5 Things to Expect on Mariana Trench Deep Dive

Location of the Mariana Trench

Thousands of hikers have successfully completed the 3300km long Te Araroa Trail. Mountain climbers have climbed the world’s tallest peaks but only a handful have descended to the planet’s deepest point, the Mariana Trench. That is the unique experience that you get when you visit earth’s deepest point, located in the Pacific Ocean to the east of the fourteen Marianas Islands.

Cross section of mariana trench
The Mariana Trench is a sort of a crescent shaped scar on the crust of the earth, measuring 2550km long, approximately more than 1500 miles. It has an average width of 69km approximately 49 miles. The distance between the ocean’s surface and the Challenger Deep, the deepest point of the trench lying 200 miles southwest of Guam, a US territory is approximately 11 km (7 miles). That simply means if the whole of Mt Everest was to be immersed into the trench, there would be 1.6 km length still left to cover. The peak of Mt Everest would be buried 1 mile beneath the ocean’s surface. That’s how amazing and deep the trench can be, more than you can anticipate.

Trieste (23 Jan 1960)
This is the U.S. Navy Bathyscaphe Trieste, right before a record dive to the bottom of the Marianas Trench. In the background of the picture is the USS Lewis. The Bathyscaphe Trieste was used from 1958-1963.
 

 

The US Navy Ship Bathyscaphe Trieste

The US Navy The US Navy Ship Bathyscaphe Trieste before record dive.


U.S. Navy Bathyscaphe Trieste (1958-1963)Jacques Piccard, who was a co-designer of the Bathyscaphe, and his assistants make final checks aboard the ship pictured on the right. Pictured on the left (with Ernest Virgil), On 15 November 1959 off the Island of Guam, the Bathyscape dove to 18,600 feet, breaking the previous record of 13,000 feet.

Inside the Bathyscaphe Trieste deep within the Mariana Trench

Lieutenant Don Walsh, USN, and Jacques Piccard in the Bathyscaphe Trieste.

Mariana Trench was formed as a result of a collision by two tectonic plates. At the point of the collision, the more resistant plate forced the other to dive beneath it, forming the world’s deepest trench. Much of the trench today is under protection by the US as part of the Marianas Trench Marine National Monument. The trench is a great destination for tourists as it is a rich source of attraction, covering basically the life in the ocean and the physical attributes of the Mariana region.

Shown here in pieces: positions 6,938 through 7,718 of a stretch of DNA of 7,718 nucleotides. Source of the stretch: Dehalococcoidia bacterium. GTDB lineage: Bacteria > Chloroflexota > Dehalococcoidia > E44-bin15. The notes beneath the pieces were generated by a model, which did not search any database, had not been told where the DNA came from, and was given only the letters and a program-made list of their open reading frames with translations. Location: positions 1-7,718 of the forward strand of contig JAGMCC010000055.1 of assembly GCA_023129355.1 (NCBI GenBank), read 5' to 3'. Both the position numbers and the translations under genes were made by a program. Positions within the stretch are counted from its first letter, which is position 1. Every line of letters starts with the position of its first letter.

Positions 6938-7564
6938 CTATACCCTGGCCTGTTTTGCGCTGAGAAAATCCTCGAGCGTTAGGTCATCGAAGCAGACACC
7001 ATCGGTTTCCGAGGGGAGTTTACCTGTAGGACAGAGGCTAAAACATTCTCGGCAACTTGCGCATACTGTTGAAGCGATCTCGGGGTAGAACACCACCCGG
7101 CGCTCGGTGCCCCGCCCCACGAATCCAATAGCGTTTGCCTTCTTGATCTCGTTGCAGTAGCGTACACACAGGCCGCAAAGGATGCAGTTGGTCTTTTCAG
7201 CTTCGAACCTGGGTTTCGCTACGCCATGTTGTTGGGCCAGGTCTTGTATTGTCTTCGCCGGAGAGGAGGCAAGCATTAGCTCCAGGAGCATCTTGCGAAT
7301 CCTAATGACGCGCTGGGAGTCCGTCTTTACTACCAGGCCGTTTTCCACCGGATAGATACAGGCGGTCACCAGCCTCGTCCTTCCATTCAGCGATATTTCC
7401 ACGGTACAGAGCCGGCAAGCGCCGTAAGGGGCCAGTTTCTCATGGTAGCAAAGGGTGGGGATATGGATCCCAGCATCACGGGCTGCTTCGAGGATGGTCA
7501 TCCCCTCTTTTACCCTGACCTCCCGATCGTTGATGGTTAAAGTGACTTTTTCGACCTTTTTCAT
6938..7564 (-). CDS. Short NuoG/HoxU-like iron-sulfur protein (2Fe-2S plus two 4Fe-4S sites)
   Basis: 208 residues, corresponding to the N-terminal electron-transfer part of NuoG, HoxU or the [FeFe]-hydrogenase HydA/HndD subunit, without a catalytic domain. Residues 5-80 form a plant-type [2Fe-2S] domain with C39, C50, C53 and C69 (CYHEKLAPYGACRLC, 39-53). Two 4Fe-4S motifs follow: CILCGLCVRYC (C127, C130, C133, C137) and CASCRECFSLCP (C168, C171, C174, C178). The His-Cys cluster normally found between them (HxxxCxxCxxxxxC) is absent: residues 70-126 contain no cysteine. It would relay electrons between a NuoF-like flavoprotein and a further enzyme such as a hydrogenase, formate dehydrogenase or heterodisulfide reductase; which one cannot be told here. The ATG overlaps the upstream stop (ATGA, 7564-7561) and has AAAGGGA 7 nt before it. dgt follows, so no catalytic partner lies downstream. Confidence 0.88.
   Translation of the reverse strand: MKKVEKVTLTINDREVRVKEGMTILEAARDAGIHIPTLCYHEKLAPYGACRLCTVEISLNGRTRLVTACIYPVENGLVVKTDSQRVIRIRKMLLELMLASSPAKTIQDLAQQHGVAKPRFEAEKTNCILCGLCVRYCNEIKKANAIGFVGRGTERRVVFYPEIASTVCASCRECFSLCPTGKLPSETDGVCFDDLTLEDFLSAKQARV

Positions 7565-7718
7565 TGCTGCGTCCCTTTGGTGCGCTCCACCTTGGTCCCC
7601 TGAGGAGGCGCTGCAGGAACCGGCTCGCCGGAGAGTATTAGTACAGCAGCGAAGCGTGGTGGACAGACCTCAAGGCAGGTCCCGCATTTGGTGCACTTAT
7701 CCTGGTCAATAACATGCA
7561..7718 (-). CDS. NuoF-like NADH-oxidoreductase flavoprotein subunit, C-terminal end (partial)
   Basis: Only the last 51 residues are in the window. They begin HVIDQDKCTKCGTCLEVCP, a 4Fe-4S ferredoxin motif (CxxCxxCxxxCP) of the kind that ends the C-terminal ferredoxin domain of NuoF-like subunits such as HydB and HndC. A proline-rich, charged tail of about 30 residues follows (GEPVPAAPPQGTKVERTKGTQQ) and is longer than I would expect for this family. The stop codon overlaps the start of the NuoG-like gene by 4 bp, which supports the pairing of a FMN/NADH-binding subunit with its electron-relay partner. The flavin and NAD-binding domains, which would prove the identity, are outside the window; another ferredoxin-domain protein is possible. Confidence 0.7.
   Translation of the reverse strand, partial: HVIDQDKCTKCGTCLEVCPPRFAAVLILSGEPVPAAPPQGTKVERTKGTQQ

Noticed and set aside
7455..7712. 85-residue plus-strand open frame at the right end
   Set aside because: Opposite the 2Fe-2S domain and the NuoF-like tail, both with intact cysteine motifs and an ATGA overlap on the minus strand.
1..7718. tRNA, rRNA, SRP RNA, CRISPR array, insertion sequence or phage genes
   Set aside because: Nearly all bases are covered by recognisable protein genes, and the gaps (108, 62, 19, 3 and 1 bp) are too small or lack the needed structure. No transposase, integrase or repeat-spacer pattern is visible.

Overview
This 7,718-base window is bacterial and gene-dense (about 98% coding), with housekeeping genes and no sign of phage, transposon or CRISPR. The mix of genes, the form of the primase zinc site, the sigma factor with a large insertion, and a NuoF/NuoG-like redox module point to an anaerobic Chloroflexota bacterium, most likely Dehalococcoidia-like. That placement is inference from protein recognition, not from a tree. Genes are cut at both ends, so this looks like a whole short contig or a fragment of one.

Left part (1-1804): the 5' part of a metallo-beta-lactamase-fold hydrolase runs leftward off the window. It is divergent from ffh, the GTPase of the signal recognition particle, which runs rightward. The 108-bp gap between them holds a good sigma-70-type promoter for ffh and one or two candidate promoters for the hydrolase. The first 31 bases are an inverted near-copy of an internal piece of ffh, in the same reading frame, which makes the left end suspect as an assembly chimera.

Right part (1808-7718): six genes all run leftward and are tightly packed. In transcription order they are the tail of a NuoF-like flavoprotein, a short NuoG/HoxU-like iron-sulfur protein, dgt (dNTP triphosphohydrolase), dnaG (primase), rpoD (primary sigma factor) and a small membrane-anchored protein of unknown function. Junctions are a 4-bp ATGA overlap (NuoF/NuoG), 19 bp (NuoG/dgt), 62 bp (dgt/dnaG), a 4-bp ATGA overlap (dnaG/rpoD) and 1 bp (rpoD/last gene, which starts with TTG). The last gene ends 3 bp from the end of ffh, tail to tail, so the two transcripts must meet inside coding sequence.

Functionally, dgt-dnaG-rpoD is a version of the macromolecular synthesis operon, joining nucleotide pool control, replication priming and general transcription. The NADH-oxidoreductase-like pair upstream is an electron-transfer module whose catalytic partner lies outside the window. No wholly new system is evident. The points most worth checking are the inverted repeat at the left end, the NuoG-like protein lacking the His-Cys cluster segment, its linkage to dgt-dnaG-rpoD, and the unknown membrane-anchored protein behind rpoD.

It’s certainly amazing to hear that humans have succeeded to design maps for nearly everything on the solar system, except the Mariana Trench, yet it’s the closest to us as compared to the rest of the heavenly bodies. This officially makes the Mariana the biggest mystery to humans even more than Pluto. Now that sounds like a dream come true and a great discovery of course when venturing the ocean floor. The great pressure exerted by water however means it would be suicide for anyone trying to reach the ocean floor, without any special machinery. Thanks to the great technology of a few souls who risked their lives getting to the floor, we now have knowledge of some of the things down there.

Typically there is no underwater tourist spot set at the Mariana currently, but there are a few amazing things you can expect to find on your expedition.

1. Extremely Hot Water

Blacksmoker in Atlantic Ocean

When you and your crew get down as far as you can, expect very high margin water temperature changes. At some depth, water temperature is very close to the freezing point, slightly ranging between 1 and 40C. So you better get your heavy winter clothing together as you are going to need them. The hydrothermal vents found roughly 1.6 km deep pump out super-hot water, nearly 4500 C. the water is definitely above the boiling point but is never boiling due to the heavy mineral composites which help life in the area to thrive. The superhot water’s condition of never boiling is also attributed to the high pressure lying beneath as well.